In this period York was the capital of the kingdoms of Northumbria and Jorvik. Reclamation of the flooded land between the Rivers Ouse and Foss began in the7th century under King Edwin of Northumbria, and York which became his chief city. The first minster church was built in York for the baptism of Edwin in 627. Under Oswald, the first stone minster was completed in the following century Alcuin of York came to the cathedral school of York. Here Alcuin had a long career as a teacher and scholar, first at the school at York now known as St Peter's School, founded in 627 AD, and also as Charlemagne's leading advisor on ecclesiastical and educational affairs.

In 866 the Vikings raided and captured York and under their rule the city became a major river port, part of the extensive Viking trading routes throughout northern Europe. The last ruler of an independent Jórvík, Eric Bloodaxe, was driven from the city in AD 954 by King Edred in his successful attempt to complete the unification of England.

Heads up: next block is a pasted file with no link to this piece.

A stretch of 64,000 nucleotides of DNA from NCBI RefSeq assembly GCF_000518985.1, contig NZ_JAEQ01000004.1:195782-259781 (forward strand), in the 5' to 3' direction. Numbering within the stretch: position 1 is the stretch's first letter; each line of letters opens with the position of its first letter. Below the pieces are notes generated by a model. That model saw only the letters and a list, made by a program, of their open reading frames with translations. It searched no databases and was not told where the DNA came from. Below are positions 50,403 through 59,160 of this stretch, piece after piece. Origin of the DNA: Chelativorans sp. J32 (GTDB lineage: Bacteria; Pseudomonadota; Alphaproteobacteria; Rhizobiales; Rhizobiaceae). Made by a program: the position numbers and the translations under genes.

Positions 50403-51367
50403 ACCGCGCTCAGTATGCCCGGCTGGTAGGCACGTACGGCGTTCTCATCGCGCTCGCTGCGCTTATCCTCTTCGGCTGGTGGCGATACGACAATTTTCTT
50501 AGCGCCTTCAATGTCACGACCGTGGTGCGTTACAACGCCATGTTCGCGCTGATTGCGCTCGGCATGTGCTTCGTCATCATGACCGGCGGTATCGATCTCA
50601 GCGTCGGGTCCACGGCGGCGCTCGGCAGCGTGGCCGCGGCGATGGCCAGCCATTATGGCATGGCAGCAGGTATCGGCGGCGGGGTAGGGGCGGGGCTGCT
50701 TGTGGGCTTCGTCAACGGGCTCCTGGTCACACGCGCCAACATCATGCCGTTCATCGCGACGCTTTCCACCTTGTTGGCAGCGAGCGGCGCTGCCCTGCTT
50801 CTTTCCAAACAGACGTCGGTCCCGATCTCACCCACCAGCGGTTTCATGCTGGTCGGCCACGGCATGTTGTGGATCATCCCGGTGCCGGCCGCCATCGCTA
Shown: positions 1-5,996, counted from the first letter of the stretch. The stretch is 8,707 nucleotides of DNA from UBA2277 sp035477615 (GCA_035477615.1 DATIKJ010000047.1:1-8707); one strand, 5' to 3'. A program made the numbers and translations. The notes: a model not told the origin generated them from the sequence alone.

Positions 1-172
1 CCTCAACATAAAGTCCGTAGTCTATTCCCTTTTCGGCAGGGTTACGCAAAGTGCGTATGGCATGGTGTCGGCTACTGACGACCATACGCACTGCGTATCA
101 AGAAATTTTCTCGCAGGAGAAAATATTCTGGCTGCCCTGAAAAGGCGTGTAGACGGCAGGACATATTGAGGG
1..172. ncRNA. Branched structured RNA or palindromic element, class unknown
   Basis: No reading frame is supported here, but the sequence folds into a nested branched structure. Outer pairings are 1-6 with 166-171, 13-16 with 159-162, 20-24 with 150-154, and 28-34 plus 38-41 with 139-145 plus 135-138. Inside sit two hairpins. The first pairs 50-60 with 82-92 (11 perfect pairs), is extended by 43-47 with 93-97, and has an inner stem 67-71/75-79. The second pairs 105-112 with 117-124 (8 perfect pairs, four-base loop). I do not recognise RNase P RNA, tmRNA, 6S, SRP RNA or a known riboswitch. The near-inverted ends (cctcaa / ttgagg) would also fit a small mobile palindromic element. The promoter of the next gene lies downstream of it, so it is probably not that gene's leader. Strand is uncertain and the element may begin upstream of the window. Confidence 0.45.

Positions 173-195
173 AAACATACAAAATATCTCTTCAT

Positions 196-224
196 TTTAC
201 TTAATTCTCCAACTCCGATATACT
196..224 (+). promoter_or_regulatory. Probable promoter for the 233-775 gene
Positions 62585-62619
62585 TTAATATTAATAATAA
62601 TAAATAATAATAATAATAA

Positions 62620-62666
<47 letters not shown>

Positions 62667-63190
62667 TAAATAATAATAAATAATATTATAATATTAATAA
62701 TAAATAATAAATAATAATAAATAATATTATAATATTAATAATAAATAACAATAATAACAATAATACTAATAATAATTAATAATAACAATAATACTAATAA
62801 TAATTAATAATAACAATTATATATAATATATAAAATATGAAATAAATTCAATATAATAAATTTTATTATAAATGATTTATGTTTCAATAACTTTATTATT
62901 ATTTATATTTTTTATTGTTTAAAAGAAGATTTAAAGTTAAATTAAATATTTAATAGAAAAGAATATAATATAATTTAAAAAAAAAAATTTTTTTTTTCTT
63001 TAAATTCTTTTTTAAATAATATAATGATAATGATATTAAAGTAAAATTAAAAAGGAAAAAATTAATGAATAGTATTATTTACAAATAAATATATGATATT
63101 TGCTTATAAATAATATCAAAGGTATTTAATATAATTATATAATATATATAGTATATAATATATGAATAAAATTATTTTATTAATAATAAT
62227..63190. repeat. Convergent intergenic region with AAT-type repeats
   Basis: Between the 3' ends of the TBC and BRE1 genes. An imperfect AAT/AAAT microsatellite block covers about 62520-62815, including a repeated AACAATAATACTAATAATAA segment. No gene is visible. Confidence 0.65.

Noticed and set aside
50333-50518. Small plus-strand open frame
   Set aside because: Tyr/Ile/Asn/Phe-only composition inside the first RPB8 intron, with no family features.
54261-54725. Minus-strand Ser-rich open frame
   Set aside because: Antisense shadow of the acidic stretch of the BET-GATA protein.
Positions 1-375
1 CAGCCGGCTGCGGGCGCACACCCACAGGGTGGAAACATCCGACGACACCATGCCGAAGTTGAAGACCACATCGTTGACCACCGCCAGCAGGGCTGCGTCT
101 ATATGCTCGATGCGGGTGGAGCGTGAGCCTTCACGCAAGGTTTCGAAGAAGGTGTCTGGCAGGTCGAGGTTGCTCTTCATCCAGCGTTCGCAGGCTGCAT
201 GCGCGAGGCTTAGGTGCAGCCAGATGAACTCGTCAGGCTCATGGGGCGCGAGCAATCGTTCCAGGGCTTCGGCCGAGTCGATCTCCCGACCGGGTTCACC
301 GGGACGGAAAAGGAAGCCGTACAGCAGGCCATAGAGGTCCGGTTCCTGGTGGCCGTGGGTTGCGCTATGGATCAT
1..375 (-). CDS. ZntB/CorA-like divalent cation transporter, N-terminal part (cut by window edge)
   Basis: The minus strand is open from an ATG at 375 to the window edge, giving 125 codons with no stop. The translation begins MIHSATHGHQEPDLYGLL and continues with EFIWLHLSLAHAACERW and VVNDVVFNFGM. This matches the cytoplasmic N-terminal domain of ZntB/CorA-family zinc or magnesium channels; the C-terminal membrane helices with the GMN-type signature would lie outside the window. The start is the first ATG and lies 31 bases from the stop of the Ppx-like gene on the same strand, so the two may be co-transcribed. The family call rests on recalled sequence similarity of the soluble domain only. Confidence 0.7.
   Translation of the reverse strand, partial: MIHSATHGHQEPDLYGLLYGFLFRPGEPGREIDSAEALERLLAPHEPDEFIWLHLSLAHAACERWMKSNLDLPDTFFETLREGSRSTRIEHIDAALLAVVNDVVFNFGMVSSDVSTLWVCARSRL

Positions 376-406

The post-Norman Conquest Period - The Norman and Medieval Period eras

In the Middle Ages, York became a major wool trading centre and became the capital of the northern ecclesiastical province of the Church of England, a role it has retained. In 1068, two years after the Norman Conquest of England, the people of York rebelled with some initial success but with the arrival of William the Conqueror the rebellion was put down who built two wooden fortresses on mottes, which are visible, on either side of the river Ouse. York was ravaged by William's army in the dreadfully destructive infamous 'harrying of the North'.

The first stone York minster was badly damaged by fire in the uprising and the Normans built a new minster and around the year 1080 Archbishop Thomas started building the cathedral which eventually becomes the current Minster. As an important port and administrative centre for the north (e.g. Northumbria) during the 12th century York started to prosper and grow. It was also in this period in 1190, York Castle was the site of an infamous massacre of its Jewish inhabitants, in which at least 150 Jews died.